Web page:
Every Sunday morning, when many Princeton students remain tucked in their beds after a night of carousing, the Chapel Choir bursts into joyous song. As singers’ voices bounce off the vaults of the world’s third-largest college chapel, the congregation must wonder how these relatively inexperienced musicians achieve such excellence, week after week.
Credit goes to Penna Rose, director of Chapel music for 20 years. “She is working with college kids, but she has more energy than all of us,” says tenor Jeffrey Chen ’13. Rose has greatly increased the size of the choir, which now has about 80 members. Most are students, who sing alongside a few residents of the town.
Rose works hard to pep up the singers during thrice-weekly rehearsals. They perform at top-notch “only when they have to, and not a minute before,” she says, so rehearsals are often disappointing. “At 10 a.m. Sunday I’ll think, ‘I can’t let these people sing in public,’ but 11 comes and they are perfect.”
Every fall, Rose auditions about 100 prospective singers, tapping about half of them. In the 1990s she could safely ask them to sing “The Star-Spangled Banner” as their trial song; today, she asks for the anthem of whatever country they happen to come from.
A small percentage of the members grew up singing in a church; many more were in school choruses; a few have no choir experience. “Not everyone has the same experience of choral singing, nor do they bring the same gifts,” Rose tells them. “Some have great pitch; some have great sight-reading; some have great interpretive powers. But the end result is what counts. We must agree to do this together without a sense of hierarchy.”
Her methods can be unorthodox: In a recent rehearsal, when the choir wasn’t quite hitting a high note, she had members sing it while standing on tiptoe. When that didn’t work, she had them do the same while holding their chairs over their heads, really stretching. That time they hit it.
After two sessions of midweek rehearsals in the crypt downstairs, the choir conducts a final practice of every song in the Chapel itself, where extra enunciation is required in the cavernous space, with its majestic 4½-second reverberation. “The sound goes from front to back and then bounces off,” says Chen. “The last note we sing, you hear it echo and echo.”
“I use the Chapel as a big playground — let’s see what we can do,” says Rose. Sometimes she scatters choir members in different locations, taking advantage of acoustical quirks to get “wraparound sound”: The balcony, for example, acts as a powerful acoustical shell.
“A lot of choirs sing only a couple of times a year,” says alto Gitanjali Gnanadesikan ’14, whose father also sang in the Chapel Choir. “Last year we did 101 anthems, in addition to all the hymns. They ranged from gospel to Bach to Rachmaninoff to modern composers.” It’s a challenge for young choristers to learn so much unfamiliar music week after week, all of it in the original language. Hungarian is particularly jaw-breaking.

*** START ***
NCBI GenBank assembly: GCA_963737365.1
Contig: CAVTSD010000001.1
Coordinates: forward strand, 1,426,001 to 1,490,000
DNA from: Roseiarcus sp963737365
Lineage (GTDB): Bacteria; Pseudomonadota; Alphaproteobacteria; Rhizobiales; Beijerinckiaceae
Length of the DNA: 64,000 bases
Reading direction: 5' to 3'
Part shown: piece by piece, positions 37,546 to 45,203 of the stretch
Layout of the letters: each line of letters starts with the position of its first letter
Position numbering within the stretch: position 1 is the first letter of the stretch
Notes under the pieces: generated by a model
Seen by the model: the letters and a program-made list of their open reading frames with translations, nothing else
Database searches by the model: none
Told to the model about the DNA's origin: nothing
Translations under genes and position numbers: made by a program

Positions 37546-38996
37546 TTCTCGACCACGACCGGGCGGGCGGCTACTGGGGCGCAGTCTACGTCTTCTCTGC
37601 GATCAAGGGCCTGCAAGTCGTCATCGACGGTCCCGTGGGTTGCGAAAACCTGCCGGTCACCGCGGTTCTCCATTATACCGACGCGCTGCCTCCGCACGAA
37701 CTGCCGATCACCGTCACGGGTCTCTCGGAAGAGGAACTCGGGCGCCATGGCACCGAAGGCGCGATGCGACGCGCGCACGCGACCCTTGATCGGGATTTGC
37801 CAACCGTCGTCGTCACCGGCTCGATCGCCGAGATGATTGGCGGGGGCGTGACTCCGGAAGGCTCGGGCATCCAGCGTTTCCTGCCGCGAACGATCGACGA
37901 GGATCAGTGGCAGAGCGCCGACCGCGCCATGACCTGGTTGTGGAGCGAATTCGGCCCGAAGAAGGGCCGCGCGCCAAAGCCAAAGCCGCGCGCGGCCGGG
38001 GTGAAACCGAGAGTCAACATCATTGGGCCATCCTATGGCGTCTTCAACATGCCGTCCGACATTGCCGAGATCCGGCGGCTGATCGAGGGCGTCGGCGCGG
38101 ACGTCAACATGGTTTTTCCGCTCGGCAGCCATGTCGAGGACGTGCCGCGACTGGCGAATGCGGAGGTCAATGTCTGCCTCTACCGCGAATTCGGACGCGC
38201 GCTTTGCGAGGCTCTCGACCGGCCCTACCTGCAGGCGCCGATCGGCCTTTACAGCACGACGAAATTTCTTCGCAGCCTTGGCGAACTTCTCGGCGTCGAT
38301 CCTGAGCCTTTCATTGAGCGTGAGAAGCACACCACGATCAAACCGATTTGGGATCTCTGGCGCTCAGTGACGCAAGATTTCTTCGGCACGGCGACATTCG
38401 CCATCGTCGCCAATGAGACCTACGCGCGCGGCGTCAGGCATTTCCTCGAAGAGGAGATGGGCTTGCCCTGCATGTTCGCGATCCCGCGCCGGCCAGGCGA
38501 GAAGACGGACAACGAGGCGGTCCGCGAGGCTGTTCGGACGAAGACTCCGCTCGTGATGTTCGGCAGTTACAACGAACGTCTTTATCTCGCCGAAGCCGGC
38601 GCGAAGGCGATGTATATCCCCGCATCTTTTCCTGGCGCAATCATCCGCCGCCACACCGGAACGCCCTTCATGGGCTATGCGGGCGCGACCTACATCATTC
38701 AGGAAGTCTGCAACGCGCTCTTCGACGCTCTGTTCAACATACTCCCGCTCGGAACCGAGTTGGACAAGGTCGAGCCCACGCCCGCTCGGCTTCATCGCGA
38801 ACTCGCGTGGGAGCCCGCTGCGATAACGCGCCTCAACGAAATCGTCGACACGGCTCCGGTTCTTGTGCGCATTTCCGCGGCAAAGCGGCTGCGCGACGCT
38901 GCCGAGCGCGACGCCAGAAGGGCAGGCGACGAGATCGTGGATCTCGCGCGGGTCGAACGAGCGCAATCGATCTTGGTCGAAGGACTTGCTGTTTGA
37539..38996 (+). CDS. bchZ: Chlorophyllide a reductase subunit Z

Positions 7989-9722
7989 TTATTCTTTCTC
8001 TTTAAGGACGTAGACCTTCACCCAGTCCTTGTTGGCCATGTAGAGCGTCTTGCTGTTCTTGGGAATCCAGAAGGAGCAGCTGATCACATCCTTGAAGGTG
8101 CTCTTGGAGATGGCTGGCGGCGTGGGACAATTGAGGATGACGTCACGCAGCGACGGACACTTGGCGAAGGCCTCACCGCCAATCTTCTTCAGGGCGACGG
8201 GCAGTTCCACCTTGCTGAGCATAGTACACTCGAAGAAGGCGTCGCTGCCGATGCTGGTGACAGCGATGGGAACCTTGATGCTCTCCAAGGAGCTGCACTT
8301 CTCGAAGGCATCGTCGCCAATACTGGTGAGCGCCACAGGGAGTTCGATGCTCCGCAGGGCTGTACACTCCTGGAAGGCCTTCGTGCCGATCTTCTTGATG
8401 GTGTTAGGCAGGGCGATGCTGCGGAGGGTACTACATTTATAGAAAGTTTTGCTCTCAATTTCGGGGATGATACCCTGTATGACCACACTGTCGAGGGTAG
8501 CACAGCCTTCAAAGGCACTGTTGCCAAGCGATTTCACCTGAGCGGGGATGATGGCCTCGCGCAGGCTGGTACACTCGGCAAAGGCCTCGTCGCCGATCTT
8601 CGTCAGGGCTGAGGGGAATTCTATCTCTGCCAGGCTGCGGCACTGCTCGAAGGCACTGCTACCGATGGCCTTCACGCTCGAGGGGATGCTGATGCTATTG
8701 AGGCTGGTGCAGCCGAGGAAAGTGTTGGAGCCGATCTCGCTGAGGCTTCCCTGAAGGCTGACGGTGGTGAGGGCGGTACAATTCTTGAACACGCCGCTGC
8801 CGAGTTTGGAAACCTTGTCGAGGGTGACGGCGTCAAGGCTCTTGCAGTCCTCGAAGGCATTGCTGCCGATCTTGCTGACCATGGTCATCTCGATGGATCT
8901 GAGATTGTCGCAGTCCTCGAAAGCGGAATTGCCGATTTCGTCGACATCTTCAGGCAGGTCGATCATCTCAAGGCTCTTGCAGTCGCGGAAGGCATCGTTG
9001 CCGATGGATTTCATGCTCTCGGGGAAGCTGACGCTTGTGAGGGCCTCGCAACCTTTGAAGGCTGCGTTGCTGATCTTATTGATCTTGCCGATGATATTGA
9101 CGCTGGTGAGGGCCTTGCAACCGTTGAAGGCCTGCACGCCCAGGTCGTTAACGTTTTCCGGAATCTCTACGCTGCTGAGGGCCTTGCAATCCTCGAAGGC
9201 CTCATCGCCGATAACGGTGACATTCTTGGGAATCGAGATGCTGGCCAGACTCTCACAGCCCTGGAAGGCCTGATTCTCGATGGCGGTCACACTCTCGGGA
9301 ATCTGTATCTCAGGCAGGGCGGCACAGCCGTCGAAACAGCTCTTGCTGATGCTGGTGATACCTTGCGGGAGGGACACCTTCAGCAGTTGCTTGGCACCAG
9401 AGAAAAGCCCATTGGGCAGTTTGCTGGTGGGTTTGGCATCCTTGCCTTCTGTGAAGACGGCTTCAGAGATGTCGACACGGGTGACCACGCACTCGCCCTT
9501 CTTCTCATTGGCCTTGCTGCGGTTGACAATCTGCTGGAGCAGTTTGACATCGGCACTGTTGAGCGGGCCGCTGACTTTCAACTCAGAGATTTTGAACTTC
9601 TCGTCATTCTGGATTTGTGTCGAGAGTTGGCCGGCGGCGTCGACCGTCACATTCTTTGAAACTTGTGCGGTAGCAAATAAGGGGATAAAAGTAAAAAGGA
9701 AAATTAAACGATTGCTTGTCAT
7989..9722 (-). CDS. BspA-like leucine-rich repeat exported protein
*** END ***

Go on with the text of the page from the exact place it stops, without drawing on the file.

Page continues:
Rose calls choral singing “a powerful, breath-filled act,” and stresses stamina and follow-through. Among the many “Penna-isms” students have recorded is, “I don’t care if the building is on fire, you finish this piece!” A few years ago, the power conked out in the middle of a service, plunging everyone into darkness and extinguishing the sounds of the grand organ, which requires electricity for the blowers that provide wind to the pipes. The choir went on singing as if nothing had happened.
Students stress how much they have learned from Chapel Choir, not all of it musical. “I’ve learned about being a responsible member of a group,” says Chen. “Penna says at the start of the year, ‘It’s a job, and you should treat it like one.’ ”
Choir members earn $8 an hour. But the choir is much more than a job — it’s a family. Last year, on one of the choir’s occasional tours to Europe, an awestruck Chen found himself singing a Mozart mass in the Stephansdom (St. Stephen’s Cathedral) in Vienna, on Mozart’s birthday. “It was so cold, you could see your breath as you sang,” he remembers. “It was an incredible bonding moment that we all had.”
Each Sunday, the choir hopes to move the congregation emotionally. “If there’s not somebody in that audience in tears,” Rose says during rehearsals, “you have not done your job.”
“I hope to infect students with the love and the need for choral music,” she says. “Maybe when they’re here, they don’t fully understand the power of doing this. But they will later.”